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Silent Payments – Receive private payments from anyone on a single static address without requiring any interaction or extra on-chain overhead

Silent Payments

Receive private payments from anyone on a single static address without requiring any interaction or extra on-chain overhead.

Update: This now has a BIP and WIP implementation

Overview

The recipient generates a so-called silent payment address and makes it publicly known. The sender then takes a public key from one of their chosen inputs for the payment, and uses it to derive a shared secret that is then used to tweak the silent payment address. The recipient detects the payment by scanning every transaction in the blockchain.

Compared to previous schemes1, this scheme avoids using the Bitcoin blockchain as a messaging layer2 and requires no interaction between sender and recipient3 (other than needing to know the silent payment address). The main downsides are the scanning requirement, the lack of light client support, and the requirement to control your own input(s). An example use case would be private one-time donations.

While most of the individual parts of this idea aren't novel, the resulting protocol has never been seriously considered and may be reasonably viable, particularly if we limit ourselves to detecting only unspent payments by scanning the UTXO set. We'll start by describing a basic scheme, and then introduce a few improvements.

Basic scheme

The recipient publishes their silent payment address, a single 32 byte public key: X = x*G

The sender chooses an input containing a public key: I = i*G

The sender tweaks the silent payment address with the private key that corresponds to their chosen input: X' = hash(i*X)*G + X

Sincei*X == x*I (Diffie-Hellman Key Exchange), the recipient can detect the payment by calculating hash(x*I)*G + X for each input key I in the blockchain and seeing if it matches an output in the corresponding transaction.

Improvements

UTXO set scanning

If we forgo detection of historic transactions and only focus on the current balance, we can limit the protocol to only scanning the transactions that are part of the UTXO set when restoring from backup, which may be faster.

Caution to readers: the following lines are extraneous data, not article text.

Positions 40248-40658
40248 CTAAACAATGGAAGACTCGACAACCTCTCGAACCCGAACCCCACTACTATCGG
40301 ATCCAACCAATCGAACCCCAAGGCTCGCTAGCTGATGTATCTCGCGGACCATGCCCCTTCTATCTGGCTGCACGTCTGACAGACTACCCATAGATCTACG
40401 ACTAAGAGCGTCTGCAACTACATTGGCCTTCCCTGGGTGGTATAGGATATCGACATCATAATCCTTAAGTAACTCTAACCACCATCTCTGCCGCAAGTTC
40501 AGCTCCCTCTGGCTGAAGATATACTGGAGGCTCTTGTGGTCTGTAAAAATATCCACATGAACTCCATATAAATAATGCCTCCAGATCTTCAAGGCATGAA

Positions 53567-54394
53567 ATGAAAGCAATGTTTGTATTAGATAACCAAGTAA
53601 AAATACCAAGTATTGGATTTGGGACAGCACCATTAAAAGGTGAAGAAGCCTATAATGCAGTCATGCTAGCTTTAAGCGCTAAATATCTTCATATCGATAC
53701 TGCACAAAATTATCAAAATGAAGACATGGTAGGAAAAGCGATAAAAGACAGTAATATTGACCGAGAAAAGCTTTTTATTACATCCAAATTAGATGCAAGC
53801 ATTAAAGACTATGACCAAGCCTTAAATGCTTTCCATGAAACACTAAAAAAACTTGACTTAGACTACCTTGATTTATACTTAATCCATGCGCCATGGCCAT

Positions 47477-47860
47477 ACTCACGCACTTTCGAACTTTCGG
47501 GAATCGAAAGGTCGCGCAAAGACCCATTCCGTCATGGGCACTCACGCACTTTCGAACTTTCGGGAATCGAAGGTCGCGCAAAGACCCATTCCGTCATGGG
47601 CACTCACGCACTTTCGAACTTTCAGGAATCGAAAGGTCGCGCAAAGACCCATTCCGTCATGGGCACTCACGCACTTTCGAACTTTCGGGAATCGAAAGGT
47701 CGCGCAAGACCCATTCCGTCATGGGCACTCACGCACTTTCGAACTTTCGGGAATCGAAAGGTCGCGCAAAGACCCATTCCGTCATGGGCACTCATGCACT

Jonas Nick was kind enough to go through the numbers and run a benchmark of hash(x*I)*G + X on his 3.9GHz Intel(R) Core(TM) i7-7820HQ CPU, which took roughly 72 microseconds per calculation on a single core. The UTXO set currently has 80 million entries, the average transaction has 2.3 inputs, which puts us at 2.3*80000000*72/1000/1000/60 = 221 minutes for a single core (under 2 hours for two cores).

What these numbers do not take into account is database lookups. We need to fetch the transaction of every UTXO, as well as every transaction for every subsequent input in order to extract the relevant public key, resulting in (1+2.3)*80000000 = 264 million lookups. How slow this is and what can be done to improve it is an open question.

Once we're at the tip, every new unspent output will have to be scanned. It's theoretically possible to scan e.g. once a day and skip transactions with fully spent outputs, but that would probably not be worth the added complexity. If we only scan transactions with taproot outputs, we can further limit our efforts, but this advantage is expected to dissipate once taproot use becomes more common.

Variant using all inputs

Instead of tweaking the silent payment address with one input, we could instead tweak it with the combination of all input keys of a transaction. The benefit is that this further lowers the scanning cost, since now we only need to calculate one tweak per transaction, instead of one tweak per input, which is roughly half the work, though database lookups remain unaffected.

The downside is that if you want to combine your inputs with those of others (i.e. coinjoin), every participant has to be willing to assist you in following the Silent Payment protocol in order to let you make your payment. There are also privacy considerations which are discussed in the "Preventing input linkage" section.

Concretely, if there are three inputs (I1, I2, I3), the scheme becomes: hash(i1*X + i2*X + i3*X)*G + X == hash(x*(I1+I2+I3))*G + X.

Scanning key